Backing up all non-windows files automatically?

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  1. Posts : 39
    Microsoft Windows 10 Pro 64-bit 14393 Multiprocessor Free
       #1

    Backing up all non-windows files automatically?


    Recently I helped to upgrade someone's computer from 8.1 to windows 10.
    But the windows update refused to work,had no chance to get it to work and tried a ton of options online.
    I plan to format the hdd and have a clean w10 install.
    The problem is on the hdd contains some personal files,how can i backup all personal files automatically(preferably sort of restoring the files back to the same place automatically too after install)?

    TL;DR
    What I'm planning to do:
    1)Backup personal files on c drive, keep the backup files would be on d drive
    2)Do a clean w10 install(start afresh,keeps nothing on c: drive)(afaik the d: drive wont be touched right?)
    3)Restore the files back to c:
    Last edited by yujinloh; 30 Sep 2017 at 02:10.
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  2. Posts : 1,871
    W10 pro x64 20H2 Build 19042.610
       #2

    You say you formatted the HDD in order to do a clean install. That action will have deleted all that was on the HDD previously meaning that the old files are not recoverable.
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  3. f14tomcat's Avatar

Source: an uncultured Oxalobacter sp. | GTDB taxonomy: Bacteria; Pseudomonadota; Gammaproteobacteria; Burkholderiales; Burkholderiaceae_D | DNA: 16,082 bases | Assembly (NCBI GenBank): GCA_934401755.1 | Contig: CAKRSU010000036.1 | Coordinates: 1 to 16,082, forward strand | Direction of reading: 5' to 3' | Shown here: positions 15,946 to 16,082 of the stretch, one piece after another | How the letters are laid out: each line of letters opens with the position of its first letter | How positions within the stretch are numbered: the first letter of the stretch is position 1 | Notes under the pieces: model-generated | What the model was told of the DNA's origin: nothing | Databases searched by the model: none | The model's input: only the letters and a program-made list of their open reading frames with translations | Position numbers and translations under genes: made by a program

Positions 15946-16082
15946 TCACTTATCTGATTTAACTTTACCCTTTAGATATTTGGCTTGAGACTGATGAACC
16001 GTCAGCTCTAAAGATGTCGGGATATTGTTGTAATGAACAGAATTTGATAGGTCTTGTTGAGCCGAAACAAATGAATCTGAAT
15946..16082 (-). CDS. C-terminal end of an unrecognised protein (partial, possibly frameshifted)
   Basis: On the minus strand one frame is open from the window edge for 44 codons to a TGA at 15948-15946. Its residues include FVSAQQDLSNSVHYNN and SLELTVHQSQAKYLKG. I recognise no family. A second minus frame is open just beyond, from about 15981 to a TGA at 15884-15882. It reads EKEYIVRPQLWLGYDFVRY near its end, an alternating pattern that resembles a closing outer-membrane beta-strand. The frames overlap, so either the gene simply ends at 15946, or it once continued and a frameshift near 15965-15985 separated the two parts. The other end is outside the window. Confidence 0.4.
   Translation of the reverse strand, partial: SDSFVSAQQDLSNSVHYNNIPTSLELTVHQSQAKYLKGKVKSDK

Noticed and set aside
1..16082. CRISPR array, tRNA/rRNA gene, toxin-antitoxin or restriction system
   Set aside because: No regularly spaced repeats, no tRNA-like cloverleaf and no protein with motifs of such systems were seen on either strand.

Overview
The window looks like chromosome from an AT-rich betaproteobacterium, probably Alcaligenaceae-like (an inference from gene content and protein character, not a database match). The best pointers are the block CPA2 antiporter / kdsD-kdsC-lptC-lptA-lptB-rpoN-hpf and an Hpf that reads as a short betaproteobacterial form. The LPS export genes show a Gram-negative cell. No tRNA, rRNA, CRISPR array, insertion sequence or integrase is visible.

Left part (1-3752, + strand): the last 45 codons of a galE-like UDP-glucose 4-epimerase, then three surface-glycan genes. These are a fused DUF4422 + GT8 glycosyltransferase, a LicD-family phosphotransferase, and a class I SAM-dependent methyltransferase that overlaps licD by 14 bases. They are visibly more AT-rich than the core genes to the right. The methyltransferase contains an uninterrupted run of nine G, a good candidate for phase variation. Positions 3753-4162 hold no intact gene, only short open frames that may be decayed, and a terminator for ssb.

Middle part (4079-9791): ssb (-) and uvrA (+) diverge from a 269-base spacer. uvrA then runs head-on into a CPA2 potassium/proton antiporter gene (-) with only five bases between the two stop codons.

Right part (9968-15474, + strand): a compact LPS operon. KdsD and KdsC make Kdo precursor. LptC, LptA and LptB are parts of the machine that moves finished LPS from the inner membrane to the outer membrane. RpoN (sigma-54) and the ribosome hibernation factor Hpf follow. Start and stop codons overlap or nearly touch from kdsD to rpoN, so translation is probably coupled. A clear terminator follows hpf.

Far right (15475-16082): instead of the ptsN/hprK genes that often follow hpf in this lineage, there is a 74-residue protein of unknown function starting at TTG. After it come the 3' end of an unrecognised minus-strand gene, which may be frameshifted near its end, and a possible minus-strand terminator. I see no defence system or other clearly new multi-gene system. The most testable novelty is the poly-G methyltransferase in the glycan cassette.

Posts : 54,817
    Multi-boot Windows 10 - RTM, RP, Beta, and Insider
       #3

    yujinloh said:
    Recently I helped to upgrade someone's computer from 8.1 to windows 10.
    But the windows update refused to work,had no chance to get it to work and tried a ton of options online.
    I decided to format the hdd and have a clean w10 install.
    The problem is on the hdd contains some personal files,how can i backup all non-windows files automatically(preferably sort of restoring the files back to the same place automatically too after install)?
    Where (what type of drive and size) are the personal files stored? If you formatted the drive you installed to, how did you back up those files first?
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  4. Posts : 1,185
    Windows 8.1, Win10Pro
       #4

    Sorry, but "non-Windows files" is too vague and broad to be a useful term.

    There are lots of "non-Windows" files that are not personal files, so there's no simply way to identify them for backup purposes.

    Your only easy options are to either: (1) backup up the entire image, so that all the personal files are automatically included, or (2) select specific personal files and back them up.

    As to recovery, even when a drive is reformatted, the existing files are not removed -- but some of them are overwritten.

    You MIGHT be able to use data recovery applications to retrieve some of the files you want, but if they have been overwritten, they are gone.
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  5. Posts : 39
    Microsoft Windows 10 Pro 64-bit 14393 Multiprocessor Free
    Thread Starter
       #5

    Mooly said:
    You say you formatted the HDD in order to do a clean install. That action will have deleted all that was on the HDD previously meaning that the old files are not recoverable.
    Sorry I made a mistake there, I havent formatted the hdd.
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  6. Posts : 39
    Microsoft Windows 10 Pro 64-bit 14393 Multiprocessor Free
    Thread Starter
       #6

    f14tomcat said: